Some have raised concerns about what the interest rate cut by the central bank could mean for an already hot housing market.
TD said Friday the central bank's decision resulted in a small move lower for variable rate mortgages, but added the posted five-year fixed rate is the most important factor for the housing market.
"It is the rate that borrowers must be income tested against to qualify for a mortgage, and it most closely follows the five-year government bond yield," said the report.
With the yield on five-year government bonds sitting near record lows, TD said there is little room to drop further.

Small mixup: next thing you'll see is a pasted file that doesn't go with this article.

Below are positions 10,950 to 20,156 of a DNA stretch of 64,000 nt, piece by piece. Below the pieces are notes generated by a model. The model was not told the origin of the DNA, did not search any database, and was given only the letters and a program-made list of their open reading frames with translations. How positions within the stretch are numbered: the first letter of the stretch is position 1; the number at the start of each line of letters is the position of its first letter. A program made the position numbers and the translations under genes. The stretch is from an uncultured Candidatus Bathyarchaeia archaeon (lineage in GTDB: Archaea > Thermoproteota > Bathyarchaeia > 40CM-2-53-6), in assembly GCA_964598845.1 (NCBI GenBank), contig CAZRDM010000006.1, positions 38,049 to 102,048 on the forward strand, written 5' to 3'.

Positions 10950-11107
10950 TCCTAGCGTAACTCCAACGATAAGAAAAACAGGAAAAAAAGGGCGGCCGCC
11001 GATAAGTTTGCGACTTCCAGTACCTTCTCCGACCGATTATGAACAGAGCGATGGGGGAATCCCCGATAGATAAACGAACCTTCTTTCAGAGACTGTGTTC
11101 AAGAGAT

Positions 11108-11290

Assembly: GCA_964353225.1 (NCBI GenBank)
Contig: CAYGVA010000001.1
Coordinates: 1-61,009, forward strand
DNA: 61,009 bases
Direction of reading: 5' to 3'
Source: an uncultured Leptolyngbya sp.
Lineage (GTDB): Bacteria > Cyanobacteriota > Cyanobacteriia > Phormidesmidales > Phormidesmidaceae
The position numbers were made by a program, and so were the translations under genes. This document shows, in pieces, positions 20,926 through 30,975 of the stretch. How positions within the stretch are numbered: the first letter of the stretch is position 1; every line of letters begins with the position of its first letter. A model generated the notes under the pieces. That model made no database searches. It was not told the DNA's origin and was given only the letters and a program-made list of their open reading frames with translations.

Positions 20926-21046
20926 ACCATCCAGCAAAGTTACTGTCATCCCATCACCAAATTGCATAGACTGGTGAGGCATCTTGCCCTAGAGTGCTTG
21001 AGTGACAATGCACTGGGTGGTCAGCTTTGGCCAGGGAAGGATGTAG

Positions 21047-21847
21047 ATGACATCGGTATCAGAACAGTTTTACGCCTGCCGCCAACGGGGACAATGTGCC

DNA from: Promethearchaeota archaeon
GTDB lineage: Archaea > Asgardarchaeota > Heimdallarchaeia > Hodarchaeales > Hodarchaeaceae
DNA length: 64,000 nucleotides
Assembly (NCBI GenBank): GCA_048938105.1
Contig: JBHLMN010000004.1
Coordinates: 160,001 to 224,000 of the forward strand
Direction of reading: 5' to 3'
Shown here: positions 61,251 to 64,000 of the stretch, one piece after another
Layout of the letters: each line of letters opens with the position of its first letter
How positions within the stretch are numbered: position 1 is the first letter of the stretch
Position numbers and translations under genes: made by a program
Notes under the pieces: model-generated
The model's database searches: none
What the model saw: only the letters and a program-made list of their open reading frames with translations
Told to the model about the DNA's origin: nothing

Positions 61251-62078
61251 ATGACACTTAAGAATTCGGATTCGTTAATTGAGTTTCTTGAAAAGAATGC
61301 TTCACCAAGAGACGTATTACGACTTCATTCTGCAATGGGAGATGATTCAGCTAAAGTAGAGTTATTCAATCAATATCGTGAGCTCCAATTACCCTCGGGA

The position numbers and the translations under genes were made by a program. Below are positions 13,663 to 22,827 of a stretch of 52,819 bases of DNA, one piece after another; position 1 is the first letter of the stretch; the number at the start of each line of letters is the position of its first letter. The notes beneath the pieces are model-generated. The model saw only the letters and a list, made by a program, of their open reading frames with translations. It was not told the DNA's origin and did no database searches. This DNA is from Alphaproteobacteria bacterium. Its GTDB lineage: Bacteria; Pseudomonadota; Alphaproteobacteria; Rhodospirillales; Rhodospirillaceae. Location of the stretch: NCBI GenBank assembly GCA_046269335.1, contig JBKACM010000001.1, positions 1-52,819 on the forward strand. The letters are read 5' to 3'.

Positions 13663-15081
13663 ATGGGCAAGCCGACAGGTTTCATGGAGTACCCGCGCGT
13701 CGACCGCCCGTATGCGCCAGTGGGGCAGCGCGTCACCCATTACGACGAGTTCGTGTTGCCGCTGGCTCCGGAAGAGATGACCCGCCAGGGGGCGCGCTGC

"In fact, we think global forces will pull Canadian bond yields slightly higher as the year rolls forward, as rate hikes in the U.S. draw closer and global conditions improve," TD said.
The bank upgraded its housing market forecast on Friday, but it attributed the improvement to the large decline in mortgage rates over the first part of the year.
In the updated forecast, TD expects existing home sales to grow 5.1 per cent this year and prices to rise 7.1 per cent. Housing starts are expected to total 187,400.
The prediction compared with a February forecast by the bank that saw a 2.0 per cent drop in existing home sales, prices rising 1.5 per cent and housing starts totalling 177,000.